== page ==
Fair Trade Music 1000-Here’s How It Works:

“Fair Trade” refers to an organized social movement that aims to help workers develop sustainable living wages so their families and communities can improve their health, education, and environmental standards.

It requires that the distributors of their goods voluntarily take a bit less of the profits because it is the “right thing to do”. We at Local 1000 of the American Federation of Musicians have always believed that musicians should be paid a fair and just living wage and be able to have a good and safe working environment as a right, not a privilege.

We are asking all of our venues to participate in our Fair Trade Music 1000 campaign. This includes folk music clubs, churches, coffeehouses, theaters, house concerts, and concert series. Fair Trade Music 1000 venues agree to pay performing musicians at least the minimum wage set forth in our agreement. Our agreement is based on cooperation and mutual respect. We want to work together with our venues to build healthier, non-adversarial relationships which will benefit the musicians, the venues, and the patrons.

Here’s what a Fair Trade Venue agrees to:
1) pay the musician at least the agreed upon minimum wage (this payment is waived with limits in the case of talent showcases or open mic events)

2) notify musicians of the Fair Trade Venue status & provide them contact info about Local 1000

3) sign forms provided by an AFM member, if they ask, enabling them to submit payments to their AFM pension fund. (LS-1 forms for US & LPCC forms for Canada authorize the musician to send in their own pension payment on behalf of the venue.)

4) commit to paying at least the minimum wage set by Local 1000 scales.  These are currently:


  • Concert (large venue): $250.

  • Concert (small venue): $120.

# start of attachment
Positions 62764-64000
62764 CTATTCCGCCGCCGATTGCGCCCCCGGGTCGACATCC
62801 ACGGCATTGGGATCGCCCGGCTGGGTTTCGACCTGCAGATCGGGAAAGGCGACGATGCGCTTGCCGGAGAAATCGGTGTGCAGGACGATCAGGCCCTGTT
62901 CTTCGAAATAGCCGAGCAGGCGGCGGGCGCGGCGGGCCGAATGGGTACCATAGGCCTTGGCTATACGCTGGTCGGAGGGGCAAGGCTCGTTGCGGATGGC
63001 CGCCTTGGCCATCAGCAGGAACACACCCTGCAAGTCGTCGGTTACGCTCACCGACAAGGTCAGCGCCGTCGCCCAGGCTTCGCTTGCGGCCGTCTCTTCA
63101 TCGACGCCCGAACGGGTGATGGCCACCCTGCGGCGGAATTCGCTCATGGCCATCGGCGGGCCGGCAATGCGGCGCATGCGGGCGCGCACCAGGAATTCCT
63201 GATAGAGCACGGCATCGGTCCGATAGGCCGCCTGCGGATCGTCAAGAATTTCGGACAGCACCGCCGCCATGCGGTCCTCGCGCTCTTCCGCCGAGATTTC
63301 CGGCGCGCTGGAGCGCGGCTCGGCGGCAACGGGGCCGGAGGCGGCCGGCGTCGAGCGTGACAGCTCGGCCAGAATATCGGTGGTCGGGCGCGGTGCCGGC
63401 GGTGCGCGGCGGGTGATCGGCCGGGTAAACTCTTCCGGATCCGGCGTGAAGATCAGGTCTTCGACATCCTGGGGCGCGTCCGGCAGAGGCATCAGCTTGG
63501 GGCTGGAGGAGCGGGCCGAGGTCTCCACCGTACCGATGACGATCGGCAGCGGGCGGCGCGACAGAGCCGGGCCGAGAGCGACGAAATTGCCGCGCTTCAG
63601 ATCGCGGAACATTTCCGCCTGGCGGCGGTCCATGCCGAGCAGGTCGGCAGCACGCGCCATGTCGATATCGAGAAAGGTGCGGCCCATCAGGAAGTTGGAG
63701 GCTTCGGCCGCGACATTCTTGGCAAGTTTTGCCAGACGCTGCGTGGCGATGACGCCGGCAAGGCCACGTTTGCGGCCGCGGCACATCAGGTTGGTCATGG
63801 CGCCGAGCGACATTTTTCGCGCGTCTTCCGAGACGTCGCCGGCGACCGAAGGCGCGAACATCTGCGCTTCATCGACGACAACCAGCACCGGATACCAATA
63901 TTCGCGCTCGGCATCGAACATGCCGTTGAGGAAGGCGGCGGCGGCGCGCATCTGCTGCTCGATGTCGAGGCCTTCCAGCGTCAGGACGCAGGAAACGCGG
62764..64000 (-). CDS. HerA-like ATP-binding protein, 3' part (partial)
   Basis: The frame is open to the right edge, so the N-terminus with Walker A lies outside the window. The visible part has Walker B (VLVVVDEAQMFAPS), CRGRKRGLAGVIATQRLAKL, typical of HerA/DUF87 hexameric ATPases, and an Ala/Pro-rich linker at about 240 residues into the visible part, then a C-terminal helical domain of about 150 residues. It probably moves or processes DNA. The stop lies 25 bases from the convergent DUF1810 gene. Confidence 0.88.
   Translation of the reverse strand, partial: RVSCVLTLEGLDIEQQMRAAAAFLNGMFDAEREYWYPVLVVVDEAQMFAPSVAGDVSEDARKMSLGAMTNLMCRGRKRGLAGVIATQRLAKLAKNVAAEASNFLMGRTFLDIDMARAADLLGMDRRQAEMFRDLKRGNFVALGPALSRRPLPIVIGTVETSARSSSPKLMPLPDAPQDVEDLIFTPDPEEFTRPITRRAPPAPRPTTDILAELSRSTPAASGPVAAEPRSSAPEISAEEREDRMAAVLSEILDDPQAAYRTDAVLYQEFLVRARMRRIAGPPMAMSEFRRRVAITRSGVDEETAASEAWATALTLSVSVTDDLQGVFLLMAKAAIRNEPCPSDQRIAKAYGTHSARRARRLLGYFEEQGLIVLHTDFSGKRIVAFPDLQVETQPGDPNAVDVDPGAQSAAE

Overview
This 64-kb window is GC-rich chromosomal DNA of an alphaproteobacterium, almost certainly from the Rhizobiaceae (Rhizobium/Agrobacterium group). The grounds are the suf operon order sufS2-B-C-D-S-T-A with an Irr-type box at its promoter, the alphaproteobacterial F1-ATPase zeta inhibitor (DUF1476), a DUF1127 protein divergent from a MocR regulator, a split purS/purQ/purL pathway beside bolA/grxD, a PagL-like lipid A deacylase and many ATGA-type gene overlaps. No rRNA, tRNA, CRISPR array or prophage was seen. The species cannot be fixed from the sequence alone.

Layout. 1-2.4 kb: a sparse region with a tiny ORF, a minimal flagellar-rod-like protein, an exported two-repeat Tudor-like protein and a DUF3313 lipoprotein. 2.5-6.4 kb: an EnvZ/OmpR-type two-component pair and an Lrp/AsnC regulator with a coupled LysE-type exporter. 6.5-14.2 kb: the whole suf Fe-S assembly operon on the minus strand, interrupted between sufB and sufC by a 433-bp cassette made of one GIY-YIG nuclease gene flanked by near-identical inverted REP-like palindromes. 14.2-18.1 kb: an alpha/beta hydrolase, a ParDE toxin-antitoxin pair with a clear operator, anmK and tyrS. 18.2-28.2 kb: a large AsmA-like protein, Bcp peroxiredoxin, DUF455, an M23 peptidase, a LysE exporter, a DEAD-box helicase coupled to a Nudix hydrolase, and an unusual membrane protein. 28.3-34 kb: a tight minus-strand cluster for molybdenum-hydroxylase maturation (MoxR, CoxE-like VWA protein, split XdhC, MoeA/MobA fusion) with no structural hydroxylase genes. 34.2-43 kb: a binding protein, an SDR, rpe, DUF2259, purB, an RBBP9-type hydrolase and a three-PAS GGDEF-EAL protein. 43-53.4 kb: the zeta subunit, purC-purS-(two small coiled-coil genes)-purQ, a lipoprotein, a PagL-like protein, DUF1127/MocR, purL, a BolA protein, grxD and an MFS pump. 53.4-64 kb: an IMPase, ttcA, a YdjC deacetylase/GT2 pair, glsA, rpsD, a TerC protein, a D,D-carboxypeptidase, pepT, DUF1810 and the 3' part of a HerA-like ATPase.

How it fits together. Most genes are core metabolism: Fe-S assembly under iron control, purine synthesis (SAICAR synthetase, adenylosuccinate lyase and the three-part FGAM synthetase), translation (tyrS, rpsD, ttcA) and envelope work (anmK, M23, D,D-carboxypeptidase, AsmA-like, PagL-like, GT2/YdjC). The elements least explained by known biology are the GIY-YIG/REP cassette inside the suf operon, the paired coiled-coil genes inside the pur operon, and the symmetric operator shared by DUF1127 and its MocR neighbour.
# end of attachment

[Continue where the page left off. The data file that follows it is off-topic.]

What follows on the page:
• Opening Act: $75.


For each additional musician, add half of the applicable solo scale amount; for example, concert scale is $345 for a duo, $460 for a trio, etc.

Equal-sharing ensembles:  The following scales will be promulgated for ensembles that function on an equal sharing basis (i.e. where all ensemble members receive equal payment for gigs rather than the “leader/sideperson” model).

  • Opening act: $50 per ensemble member

  • Small venue: $75 per ensemble member

  • Standard scale: $150 per ensemble member


5) make up the difference between an artist’s percentage of the gate and the minimum wage, (in cases where the agreement was for a percentage of the door).

Here’s what a Fair Trade Music venue gets:

  1. use of the Fair Trade Music 1000 logo on your advertising, website, and on display at the venue

  2. a link on the official Local 1000 FTM website to help draw musicians and patrons to your venue

  3. the warmth of knowing you are supporting musicians with your actions

  4. the reputation of being a leader in the Fair Trade Music campaign that will encourage other venues to follow suit. Local 1000’s campaign will make the Fair Trade Music brand visible and coveted.

  5. Artists will find your venue a more desirable place to play, knowing that you are a Fair Trade Music venue.

Look at the venues that have already signed on and have become Fair Trade Music 1000 Venues.

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Site Design by Kay Jones Stowe.


Posted December 30, 2011 by fairtrademusic1000 in How It Works